I was recently asked for pointers on where to look for historical data on aging and longevity research: the number of active biogerontologists, a count of laboratories dedicated to aging research, levels of public and private funding, and other measures that might be taken as proxies for progress (or at least growth in the field). Unfortunately I don't have anything more than the first sketches of a guide to hand: assembling this sort of data for any industry is a fair-sized task. There are plenty of questions without ready answers, especially when it comes to the for-profit side of aging research, where the participants don't tend to publish easily discovered summaries.
Some obvious starting points exist, however. The International Aging Research Portfolio (IARP), for example, is an initiative that aims to make data on aging research easily available. The present focus there is on funding, but that data can be broken down by laboratory, region, researcher, and date. There are some trend tools to help produce visualizations.
When looking that over, bear in mind that the IARP data is mined from available databases of public research funding, which probably amounts to ~30-40% of life science and medical research funding in the US. I'm not sure whether that general figure holds for aging research as a field, or whether it is at all representative of other regions of the world that lack the weight of NIH funding. Embarrassingly, I knew the origin of that 30-40% estimate some years ago, but the details have slipped my mind and I can no longer track it down. You might try digging through sources such as NSF publications on funding levels to see what can be gleaned.
In a search for historical funding data or the demography of biogerontologists, it makes sense to look for research papers where the authors have done the legwork to establish private funding levels or other historical data that's harder to come by. It's possible that such papers exist for aging research, the results of past interest on someone's part. This is a comparatively small field with little commercial activity as of yet, however, so I'm not optimistic on the chances of finding more than patchy data. Google Scholar and PubMed are good starting points for this line of investigation.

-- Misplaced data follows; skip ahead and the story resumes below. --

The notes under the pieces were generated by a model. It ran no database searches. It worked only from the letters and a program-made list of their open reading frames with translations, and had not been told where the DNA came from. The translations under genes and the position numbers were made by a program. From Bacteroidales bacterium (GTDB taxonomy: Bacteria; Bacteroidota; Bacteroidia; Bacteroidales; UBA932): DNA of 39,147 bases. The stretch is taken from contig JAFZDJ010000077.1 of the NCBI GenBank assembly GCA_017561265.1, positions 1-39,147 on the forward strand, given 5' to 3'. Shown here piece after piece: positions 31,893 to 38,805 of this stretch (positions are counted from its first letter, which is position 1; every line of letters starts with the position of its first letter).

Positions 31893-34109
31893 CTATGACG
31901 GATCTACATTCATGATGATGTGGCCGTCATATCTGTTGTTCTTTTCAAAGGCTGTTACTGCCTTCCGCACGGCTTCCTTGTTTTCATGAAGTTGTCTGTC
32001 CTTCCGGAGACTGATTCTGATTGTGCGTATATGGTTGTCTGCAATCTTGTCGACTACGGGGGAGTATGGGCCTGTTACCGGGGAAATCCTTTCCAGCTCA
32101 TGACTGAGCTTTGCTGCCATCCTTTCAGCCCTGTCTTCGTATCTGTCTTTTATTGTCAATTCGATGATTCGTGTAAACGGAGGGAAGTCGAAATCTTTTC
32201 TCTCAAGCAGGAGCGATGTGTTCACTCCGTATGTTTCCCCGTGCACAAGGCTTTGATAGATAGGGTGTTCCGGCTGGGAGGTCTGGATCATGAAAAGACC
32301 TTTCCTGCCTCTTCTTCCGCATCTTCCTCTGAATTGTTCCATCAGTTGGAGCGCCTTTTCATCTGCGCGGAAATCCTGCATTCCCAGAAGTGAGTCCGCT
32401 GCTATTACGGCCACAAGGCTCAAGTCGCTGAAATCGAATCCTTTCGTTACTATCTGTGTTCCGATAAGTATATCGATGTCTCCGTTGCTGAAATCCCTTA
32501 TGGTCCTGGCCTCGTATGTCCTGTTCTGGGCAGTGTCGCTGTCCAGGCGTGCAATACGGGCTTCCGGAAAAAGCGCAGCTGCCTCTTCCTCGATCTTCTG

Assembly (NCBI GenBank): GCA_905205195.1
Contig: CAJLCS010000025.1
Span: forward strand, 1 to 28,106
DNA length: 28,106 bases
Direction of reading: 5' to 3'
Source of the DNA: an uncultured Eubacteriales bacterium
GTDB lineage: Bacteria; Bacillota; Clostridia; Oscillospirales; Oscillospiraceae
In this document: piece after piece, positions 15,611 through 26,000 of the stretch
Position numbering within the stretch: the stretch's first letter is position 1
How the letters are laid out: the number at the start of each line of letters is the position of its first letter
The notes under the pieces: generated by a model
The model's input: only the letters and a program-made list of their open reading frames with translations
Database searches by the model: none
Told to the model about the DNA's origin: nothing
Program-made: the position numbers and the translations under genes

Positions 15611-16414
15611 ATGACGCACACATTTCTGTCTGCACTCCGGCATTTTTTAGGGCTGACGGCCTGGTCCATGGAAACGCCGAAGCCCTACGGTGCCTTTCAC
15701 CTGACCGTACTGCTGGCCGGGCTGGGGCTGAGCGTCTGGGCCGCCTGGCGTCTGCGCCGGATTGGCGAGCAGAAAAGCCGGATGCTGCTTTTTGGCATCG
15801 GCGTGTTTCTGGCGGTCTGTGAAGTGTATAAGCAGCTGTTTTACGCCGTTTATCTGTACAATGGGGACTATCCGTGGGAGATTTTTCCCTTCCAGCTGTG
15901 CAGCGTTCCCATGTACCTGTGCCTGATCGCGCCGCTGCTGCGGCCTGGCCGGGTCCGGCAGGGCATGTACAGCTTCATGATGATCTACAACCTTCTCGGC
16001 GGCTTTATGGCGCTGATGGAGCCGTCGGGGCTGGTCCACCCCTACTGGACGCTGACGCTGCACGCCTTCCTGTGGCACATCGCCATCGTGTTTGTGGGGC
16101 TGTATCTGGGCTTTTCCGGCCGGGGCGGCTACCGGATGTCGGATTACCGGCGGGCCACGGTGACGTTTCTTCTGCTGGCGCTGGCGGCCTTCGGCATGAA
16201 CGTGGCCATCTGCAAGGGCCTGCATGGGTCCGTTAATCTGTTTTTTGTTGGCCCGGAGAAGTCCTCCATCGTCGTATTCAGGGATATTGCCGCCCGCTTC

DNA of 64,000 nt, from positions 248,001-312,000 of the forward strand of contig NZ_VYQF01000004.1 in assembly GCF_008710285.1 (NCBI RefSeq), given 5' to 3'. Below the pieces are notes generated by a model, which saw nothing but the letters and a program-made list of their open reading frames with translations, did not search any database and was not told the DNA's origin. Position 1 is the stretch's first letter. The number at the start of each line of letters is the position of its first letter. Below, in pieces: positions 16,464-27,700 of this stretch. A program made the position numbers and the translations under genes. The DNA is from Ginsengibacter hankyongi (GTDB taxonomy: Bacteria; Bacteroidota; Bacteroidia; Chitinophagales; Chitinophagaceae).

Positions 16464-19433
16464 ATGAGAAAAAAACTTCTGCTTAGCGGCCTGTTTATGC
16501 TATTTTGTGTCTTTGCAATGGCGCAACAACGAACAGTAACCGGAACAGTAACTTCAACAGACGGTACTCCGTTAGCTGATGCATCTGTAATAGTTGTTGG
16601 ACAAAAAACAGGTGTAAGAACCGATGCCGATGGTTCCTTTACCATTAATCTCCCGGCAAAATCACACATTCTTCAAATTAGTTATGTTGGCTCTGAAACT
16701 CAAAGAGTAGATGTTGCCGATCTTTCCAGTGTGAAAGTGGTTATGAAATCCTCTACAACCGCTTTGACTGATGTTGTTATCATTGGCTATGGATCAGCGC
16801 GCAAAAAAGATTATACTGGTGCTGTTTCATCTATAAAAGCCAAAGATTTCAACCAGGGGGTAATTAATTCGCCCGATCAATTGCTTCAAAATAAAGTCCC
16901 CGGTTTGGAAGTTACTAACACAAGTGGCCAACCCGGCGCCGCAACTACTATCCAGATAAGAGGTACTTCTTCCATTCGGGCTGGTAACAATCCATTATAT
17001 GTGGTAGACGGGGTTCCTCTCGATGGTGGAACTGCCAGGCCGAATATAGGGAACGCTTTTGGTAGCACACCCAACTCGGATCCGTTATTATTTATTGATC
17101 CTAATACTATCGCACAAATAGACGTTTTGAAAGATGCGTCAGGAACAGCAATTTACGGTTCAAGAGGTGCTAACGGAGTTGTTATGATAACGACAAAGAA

Speaking of PubMed, the tools there allow one to casually research the historical pace of publication in a given field, as any search of the PubMed database shows a histogram of results by year. This is of course heavily weighted towards more recent papers, as electronic publication is a comparatively recent advance. Most of the published history of research has yet to be digitized and added to this resource. It should be possible to filter out this bias by taking the results of general searches such as "science" or "research" as a baseline, however.
Between 1981 and 2011, we can see the following results for papers that match these search terms:
|Search Term||1981 Count||2011 Count||Increase|
Which is food for thought, even if it is an overly simplistic comparison: I didn't take the time to filter by journal topics, for example, so as to cut out papers on the aging of rock or longevity of flowers. Nonetheless, it suggests that aging research is being outproduced by other fields, but there is a strong and growing interest in the biology of longevity. The latter point fits with what I know of the recent history of this field.
It is hard to link numbers on research funding to actual progress, however. A healthy, large, and well-funded research community is a necessary prerequisite for progress, but these sorts of high level statistics don't say much about whether that community is actually working productively. When it comes to government funding, that's always a concern - but it's not as though the private sector is immune from barking up the wrong tree for years on end. The entities involved there have more of an immediate incentive to correct misallocation of resources, however, while government misallocation can continue for decades - and is, as we speak.
As regular readers will know, there is an enormous difference between working on ways to slow aging and working on ways to reverse aging. The former path means that we will gain little benefit from longevity science in our lifetimes. The latter path is the only way forward that might produce ways to rejuvenate the old before we age to death. Both research and development strategies may wind up costing similar amounts and take similar lengths of time to develop prototypes and laboratory demonstrations. Both look exactly the same when you're counting researchers, labs, and dollars. But one leads to certain death, and the other to the possibility of living for thousands of years.
If any of the folk out there have other suggestions for metrics or where to dig up data, feel free to add a comment.